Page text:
Thoughts, ideas, suggestions and education from financial adviser Jim Ludwick, Founder of MainStreet Financial Planning, Inc. of Odenton, MD; Washington, DC; New York City, and Santa Barbara, CA

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Sunday, June 16, 2013

Why Don't People Take My Advice?

Why don’t some people take my advice especially when it comes to making a will?

Frequently I’m asked, or offer advice on my own initiative, about do-it-yourself wills and other estate planning documents.  Estate planning documents can mean a durable power of attorney (durable means it is still valid during incapacity or physical absence), advance health care directive (medical power of attorney), living will (how you want to be treated), revocable trust (living trust) and memorandum to your executor about your personal effects and funeral/burial arrangements.

OK, that’s a mouthful in the previous paragraph.  What’s my gripe this time, you ask?
You didn’t ask?  Well, here it is anyway.

When I worked in two different bank trust departments we loved it when people died without a will and left things in a mess because of it.  It was even better with lots of property or accounts without beneficiaries or unreachable beneficiaries. That meant our fees got paid (we didn’t take on cases where we couldn’t get our fees). 

Judges frequently sent this work our way because we were good at getting resolution no matter how long it took, or how much it cost.  Notice the bank was interested in how much it might cost the estate and where the money was to come from for our fees.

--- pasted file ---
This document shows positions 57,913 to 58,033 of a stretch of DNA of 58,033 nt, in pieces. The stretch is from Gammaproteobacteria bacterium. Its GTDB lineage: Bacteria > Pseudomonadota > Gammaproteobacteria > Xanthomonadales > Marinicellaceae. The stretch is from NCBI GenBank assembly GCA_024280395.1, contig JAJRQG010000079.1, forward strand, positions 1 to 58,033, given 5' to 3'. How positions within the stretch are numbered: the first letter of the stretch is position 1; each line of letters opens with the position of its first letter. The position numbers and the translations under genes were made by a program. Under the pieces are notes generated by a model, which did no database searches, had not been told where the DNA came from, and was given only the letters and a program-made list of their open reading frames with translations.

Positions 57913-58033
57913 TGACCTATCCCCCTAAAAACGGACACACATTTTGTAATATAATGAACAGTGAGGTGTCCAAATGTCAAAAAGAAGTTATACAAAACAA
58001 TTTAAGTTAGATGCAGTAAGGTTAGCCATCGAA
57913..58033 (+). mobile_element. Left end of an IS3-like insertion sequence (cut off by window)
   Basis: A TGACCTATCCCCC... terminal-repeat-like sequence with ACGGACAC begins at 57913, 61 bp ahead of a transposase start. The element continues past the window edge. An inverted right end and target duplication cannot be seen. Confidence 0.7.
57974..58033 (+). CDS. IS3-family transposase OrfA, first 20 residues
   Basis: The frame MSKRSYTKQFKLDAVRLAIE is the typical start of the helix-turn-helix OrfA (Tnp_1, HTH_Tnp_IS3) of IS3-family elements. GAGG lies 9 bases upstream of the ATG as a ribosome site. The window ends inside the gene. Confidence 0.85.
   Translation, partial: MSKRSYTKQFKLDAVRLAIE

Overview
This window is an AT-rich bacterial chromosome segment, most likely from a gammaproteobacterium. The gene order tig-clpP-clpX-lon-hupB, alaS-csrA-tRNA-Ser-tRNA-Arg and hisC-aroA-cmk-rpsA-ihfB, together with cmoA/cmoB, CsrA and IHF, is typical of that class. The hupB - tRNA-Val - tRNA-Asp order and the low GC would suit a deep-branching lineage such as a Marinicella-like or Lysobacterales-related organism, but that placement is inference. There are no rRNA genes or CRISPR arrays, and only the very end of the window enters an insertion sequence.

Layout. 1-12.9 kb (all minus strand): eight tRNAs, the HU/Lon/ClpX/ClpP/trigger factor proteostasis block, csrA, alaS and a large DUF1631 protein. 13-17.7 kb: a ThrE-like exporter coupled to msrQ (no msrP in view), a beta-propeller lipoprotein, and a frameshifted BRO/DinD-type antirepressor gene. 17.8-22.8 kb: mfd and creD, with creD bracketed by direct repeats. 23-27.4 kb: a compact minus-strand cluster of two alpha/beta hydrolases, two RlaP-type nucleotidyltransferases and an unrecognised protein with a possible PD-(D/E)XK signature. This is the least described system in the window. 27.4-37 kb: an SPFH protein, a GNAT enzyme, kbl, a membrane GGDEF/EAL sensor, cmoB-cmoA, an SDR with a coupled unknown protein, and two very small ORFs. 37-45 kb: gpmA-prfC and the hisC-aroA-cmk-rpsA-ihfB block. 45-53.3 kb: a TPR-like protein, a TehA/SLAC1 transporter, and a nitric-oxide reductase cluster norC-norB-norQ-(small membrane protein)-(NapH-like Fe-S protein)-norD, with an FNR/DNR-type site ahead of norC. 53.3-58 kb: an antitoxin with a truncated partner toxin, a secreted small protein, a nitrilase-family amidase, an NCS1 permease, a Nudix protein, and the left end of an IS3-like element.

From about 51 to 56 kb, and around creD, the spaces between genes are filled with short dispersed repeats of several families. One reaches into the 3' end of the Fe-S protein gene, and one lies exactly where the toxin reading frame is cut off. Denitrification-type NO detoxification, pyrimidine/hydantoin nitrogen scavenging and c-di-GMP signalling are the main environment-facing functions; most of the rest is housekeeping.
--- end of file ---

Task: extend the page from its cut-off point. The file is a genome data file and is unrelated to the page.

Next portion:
How bad can things be when someone dies without a will or maybe an advance health care directive and is incapacited?  Think Terry Schiavo of Florida.  Remember her plight?  Google her name to get the story in full, but I’ll tell you she went into a coma without much chance of recovery and her husband and her parents fought a battle (15 years) whether to pull the plug, or not.  Messy.

Attorneys make the rules and attorneys reap the rewards when people don’t follow the rules.  They like battling heirs.  Everyone makes money here except the heirs.  Why? No written instructions (will) or proper title (joint tenants with rights of survivorship, for example) or an identifiable beneficiary are typical ways to end up in court where the judge decides.  Everyone is sure what the decedent (dead person) intended, but never got around to completing in a written form.

So now we get to Do-It-Yourself.  I have several articles I hand out that make the case for or against this method of doing it on your own without an attorney.  My premise is just do something.  Don’t end up in the “Would, Coulda, Shoulda” category. It is a mess that you leave behind.  No one knows when our number is up. Think of your family or friends or organizations that will have to deal with the consequences of your inaction. 

Not motivated? Then think about the attorneys who might get a new boat because of your reluctance to put it in writing.  Now that should get you going.